Sometimes it can seem easier to separate your personal life from your professional life, creating new usernames that prevent children from being able to find you because lets face it, they know how to do that. Although I think it’s great to encourage children of the use of new technologies and social networking to a certain extent, thinking about your own perspectives is crucial. For me, keeping the two accounts separate seems easier and safer.

Reflection

What is reflection?

Reflection allows us to think critically about an event or experience that we were part of. It involves looking at not just what happened but also at our thoughts and feelings when we are evaluating.

For me, reflection is very important within a profession such as teaching because it allows us to improve upon the education that we provide for the children. If we do not reflect and evaluate our ways of teaching then the matter of improving the system for children becomes irrelevant.

Going into such a profession without having a knowledge and understanding of reflection, I believe, is a bizarre thing to do because you will not be able to get better at what you want to provide. Reflection is an integral part of your professional practice not just as a student but as a qualified teacher too.

Reflection is about being able to look at your lesson and consider what went well and what could have been better and acting upon those thoughts. There is no use in reflecting on what you have delivered to your pupils but not improving it in order to provide the best possible learning experiences for children.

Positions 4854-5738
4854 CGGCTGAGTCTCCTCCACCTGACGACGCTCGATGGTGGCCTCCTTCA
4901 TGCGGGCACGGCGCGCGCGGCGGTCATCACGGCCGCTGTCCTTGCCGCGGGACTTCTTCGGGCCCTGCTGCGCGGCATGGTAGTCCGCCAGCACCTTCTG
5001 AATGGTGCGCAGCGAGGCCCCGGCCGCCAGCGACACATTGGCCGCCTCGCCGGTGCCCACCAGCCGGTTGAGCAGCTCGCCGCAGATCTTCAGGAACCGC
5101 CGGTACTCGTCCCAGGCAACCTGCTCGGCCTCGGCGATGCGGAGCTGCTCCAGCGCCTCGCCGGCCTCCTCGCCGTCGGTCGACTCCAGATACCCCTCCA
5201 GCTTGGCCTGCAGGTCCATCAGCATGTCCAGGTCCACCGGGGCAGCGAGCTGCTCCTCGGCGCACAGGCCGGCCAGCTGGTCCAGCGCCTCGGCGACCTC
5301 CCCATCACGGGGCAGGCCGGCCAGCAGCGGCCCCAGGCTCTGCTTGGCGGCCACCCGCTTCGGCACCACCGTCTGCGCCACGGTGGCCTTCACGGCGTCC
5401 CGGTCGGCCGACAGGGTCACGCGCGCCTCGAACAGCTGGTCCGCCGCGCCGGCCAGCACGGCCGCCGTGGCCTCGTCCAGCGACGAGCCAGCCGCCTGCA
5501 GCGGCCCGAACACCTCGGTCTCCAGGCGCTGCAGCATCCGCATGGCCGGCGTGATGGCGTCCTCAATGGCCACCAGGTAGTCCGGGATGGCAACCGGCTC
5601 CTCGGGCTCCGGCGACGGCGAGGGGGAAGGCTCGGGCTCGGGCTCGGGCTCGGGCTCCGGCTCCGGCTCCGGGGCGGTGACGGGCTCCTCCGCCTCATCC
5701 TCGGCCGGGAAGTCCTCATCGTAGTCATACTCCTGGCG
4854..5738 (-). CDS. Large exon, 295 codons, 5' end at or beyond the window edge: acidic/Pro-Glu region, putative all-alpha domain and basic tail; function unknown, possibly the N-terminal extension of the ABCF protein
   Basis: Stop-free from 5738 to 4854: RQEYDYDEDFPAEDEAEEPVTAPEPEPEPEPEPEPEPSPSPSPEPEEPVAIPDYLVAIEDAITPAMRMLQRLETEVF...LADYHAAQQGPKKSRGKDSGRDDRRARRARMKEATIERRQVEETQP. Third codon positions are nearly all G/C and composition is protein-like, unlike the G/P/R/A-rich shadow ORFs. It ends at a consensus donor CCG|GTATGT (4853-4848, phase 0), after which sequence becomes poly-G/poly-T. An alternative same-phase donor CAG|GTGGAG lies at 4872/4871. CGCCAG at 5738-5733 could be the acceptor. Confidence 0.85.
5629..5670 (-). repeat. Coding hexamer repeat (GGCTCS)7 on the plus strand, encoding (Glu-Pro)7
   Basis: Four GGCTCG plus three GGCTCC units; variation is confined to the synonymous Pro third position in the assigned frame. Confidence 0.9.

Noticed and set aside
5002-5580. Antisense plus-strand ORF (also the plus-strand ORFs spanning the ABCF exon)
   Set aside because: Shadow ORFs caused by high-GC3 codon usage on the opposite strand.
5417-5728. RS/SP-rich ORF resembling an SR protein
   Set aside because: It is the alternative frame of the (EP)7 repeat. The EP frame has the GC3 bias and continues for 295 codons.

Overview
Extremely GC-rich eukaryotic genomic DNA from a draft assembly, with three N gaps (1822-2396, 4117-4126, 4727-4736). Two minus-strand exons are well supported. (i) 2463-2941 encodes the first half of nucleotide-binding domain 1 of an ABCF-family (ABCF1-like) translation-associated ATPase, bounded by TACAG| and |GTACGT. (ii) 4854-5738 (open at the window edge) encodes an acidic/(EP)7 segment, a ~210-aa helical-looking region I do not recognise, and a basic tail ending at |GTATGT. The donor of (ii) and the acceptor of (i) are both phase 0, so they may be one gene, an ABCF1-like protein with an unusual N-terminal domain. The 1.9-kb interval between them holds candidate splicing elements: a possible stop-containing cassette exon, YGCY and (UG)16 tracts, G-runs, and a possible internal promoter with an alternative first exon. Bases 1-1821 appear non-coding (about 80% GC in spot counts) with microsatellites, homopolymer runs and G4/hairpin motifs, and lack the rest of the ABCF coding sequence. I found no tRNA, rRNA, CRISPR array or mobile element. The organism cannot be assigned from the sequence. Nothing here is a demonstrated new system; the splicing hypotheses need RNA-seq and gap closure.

Gender and My Experiences At School

There are many discussion points around gender which I discovered through my Higher Modern Studies course in sixth year. This includes the pay rates for women, top positions in jobs and the typical careers most commonly known for women.

However, during our input from Jill regarding gender, she asked us questions which really got me thinking. I suppose I hadn’t really ever thought about it before but how exactly did gender affect me as a child growing up?

My answer is that I believe it never really had a major affect on me. My primary school always encouraged equality and opportunity or everyone, no matter who they were. The only difference for gender I can remember is the separate toilets and changing rooms that we used. But when I discussed this with peer sit gave me a different perspective and really made me think.

A typical sports day: races for boys, races for girls; having to partner up with a boy for Scottish Country Dancing; asking for boys for task that involved lifting heavy objects. One thing that really stood out, however, was the fact that boys always seemed to get into more trouble than girls. After some thought, I agree with the last point. Many boys in my class got into more trouble than girls did and so the stereotyping seems to be true of both sides.

Overall, my gender and experiences of school weren’t really affected as I still got an education which has gotten me to the place that I am today.

An Understanding of My Academic Skills

Getting the Basics

Punctuation has always been part of education for me and probably the majority of people reading this too. Reading ‘The Study Skills Book’ by McMillan K and Weyers, J has really helped me to further my understanding of the importance of punctuation and how it can really effect your writing.

Looking at a University situation, it is extremely important to get punctuation and grammar correct for your writing to make sense, especially with assignments and essays that you will have to complete. I believe that grammar and punctuation is not only important for your studies but also for taking part in your ePortfolio. Although it is, I feel, slightly more relaxed and gives you more freedom to express your thoughts in your own way, it is still relevant to have correct grammar and punctuation.